Only a few US cities have surviving effective rail-based urban transport systems based on tram, metro, or elevated train.... There is now general agreement that GM and other companies were indeed actively involved in a largely unpublicized program to purchase many streetcar systems and convert them to buses, which they often supplied....
One author recently summed the situation up as follows: "Clearly, GM waged a war on electric traction. It was indeed an all out assault, but by no means the single reason for the failure of rapid transit. Also, it is just as clear that actions and inactions by government contributed significantly to the elimination of electric traction."
Other Challenges for Transit: On top of corrupt behavior from the auto industry, it is also the case that legislators from non-urban regions simply don't prioritize transit funding. This doesn't even take into account the racialization of public transportation funding requests. Next drill down to the local level, where many people who live near the path of a transit line will oppose it for various reasons (ie: aesthetics or crime fears). Lastly, transit systems require great startup costs and are not "profitable" based solely on farebox revenues (their true benefits are in economic development). It isn't difficult to see how challenging it can be to achieve policy successes in the transit advocacy world.

Nevertheless, the Action Committee for Transit has been a key player in the push for the Prince George's and Montgomery County light rail Purple Line -- a 16-mile East-West line that would run from New Carrollton to Bethesda, crossing through College Park and Silver Spring. Disclosure: I previously served a stint as the campaign director for Purple Line NOW!

Purple Line Receives Engineering Approval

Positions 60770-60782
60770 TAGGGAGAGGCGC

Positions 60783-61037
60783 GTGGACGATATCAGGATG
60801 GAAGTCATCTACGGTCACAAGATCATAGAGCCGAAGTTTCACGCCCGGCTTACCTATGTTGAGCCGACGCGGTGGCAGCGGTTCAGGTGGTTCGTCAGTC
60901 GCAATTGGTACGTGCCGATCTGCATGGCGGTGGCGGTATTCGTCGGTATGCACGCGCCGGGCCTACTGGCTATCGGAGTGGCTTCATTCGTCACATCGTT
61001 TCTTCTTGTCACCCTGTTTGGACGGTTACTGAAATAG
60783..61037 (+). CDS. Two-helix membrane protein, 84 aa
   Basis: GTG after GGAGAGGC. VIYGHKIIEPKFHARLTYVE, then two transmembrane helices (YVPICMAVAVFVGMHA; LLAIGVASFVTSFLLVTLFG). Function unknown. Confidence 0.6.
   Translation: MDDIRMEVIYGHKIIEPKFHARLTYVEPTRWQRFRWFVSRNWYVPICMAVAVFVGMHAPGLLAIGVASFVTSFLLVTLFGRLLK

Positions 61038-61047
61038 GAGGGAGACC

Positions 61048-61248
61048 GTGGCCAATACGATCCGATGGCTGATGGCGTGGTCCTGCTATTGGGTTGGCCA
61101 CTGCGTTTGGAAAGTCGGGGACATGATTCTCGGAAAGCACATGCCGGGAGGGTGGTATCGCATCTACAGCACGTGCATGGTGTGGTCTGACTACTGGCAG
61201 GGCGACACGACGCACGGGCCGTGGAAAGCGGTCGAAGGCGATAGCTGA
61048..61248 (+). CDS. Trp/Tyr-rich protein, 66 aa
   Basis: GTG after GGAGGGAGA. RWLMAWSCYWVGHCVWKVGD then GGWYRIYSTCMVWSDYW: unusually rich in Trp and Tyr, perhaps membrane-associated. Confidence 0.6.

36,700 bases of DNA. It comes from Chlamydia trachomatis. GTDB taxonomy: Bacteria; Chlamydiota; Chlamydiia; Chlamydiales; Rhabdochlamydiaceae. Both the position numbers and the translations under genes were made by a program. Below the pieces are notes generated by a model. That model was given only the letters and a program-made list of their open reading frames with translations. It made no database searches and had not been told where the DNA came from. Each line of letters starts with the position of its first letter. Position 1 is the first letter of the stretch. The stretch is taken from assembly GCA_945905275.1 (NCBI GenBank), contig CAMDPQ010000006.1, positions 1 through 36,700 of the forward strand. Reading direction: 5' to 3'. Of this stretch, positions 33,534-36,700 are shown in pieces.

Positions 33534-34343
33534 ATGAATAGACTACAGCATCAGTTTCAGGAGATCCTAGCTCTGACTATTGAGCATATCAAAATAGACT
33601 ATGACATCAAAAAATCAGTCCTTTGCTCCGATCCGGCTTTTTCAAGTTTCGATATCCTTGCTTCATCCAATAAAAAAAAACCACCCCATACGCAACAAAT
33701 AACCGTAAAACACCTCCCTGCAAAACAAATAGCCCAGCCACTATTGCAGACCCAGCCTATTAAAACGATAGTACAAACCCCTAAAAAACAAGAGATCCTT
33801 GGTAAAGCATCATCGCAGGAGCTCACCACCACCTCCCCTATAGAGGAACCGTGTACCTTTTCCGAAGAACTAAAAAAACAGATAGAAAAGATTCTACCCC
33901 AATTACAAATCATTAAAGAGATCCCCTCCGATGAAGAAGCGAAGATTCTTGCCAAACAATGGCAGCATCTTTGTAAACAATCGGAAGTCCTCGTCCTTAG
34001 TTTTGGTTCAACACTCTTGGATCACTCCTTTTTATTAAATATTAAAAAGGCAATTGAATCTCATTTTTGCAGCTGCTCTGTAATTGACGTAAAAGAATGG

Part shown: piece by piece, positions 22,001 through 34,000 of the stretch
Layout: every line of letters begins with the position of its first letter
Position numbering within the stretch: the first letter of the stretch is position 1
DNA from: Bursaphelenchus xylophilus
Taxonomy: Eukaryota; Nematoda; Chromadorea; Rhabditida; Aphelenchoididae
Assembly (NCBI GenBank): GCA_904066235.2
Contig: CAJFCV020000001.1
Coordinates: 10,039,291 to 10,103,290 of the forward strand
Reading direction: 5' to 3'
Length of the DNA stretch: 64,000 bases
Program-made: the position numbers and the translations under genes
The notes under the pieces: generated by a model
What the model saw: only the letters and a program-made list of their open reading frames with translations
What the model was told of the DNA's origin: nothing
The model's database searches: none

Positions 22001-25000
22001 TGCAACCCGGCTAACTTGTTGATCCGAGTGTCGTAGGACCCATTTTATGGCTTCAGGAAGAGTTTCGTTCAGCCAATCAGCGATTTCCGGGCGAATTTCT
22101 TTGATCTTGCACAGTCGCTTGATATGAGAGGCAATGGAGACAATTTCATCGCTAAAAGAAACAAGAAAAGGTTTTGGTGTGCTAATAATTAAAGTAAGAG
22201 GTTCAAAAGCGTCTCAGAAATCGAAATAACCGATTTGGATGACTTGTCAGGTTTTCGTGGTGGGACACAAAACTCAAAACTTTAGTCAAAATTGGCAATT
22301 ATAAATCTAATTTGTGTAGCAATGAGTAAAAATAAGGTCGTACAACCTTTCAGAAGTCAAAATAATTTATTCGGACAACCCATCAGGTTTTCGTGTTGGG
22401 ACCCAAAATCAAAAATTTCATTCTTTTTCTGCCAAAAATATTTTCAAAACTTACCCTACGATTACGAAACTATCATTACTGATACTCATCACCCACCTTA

Last Friday, Governor Martin O'Malley announced that the Purple Line received critical engineering approval from the Feds:
Governor Martin O’Malley today announced that the Federal Transit Administration (FTA) has given its approval for the Purple Line to move forward and enter the Preliminary Engineering (PE) phase.... FTA approval means that work on the project now moves to preparation of more detailed plans, schedules and cost estimates, as well as completion of environmental studies. 
“In order to create jobs, a modern economy requires modern investments. The Federal Transit Administration’s approval today will help us continue to create jobs and expand rapid and reliable transportation in the Washington suburban region,” said Governor O’Malley. “The Purple Line will connect citizens to jobs and economic opportunities throughout the region. Today’s approval affirms that federal and state investments create jobs and promote economic growth. Together, with our federal partners, we can secure the future of transit in Maryland and continue to move the Purple Line forward.”
Maryland Juice is eager to see an amicable resolution to Maryland's redistricting discussion, so that our members of Congress can work together to find us more transit funds.... In the meantime, you can attend tonight's 25th Anniversary celebration for ACT. If you can't attend the event, sign up for their email list to find out more about opportunities to weigh in on transit issues.

1 comment:

  1. Anyone interested in more information on the dismantling of street cars and electric cars should read "Internal Combustion" by Edwin Black. It is very informative, and very readable.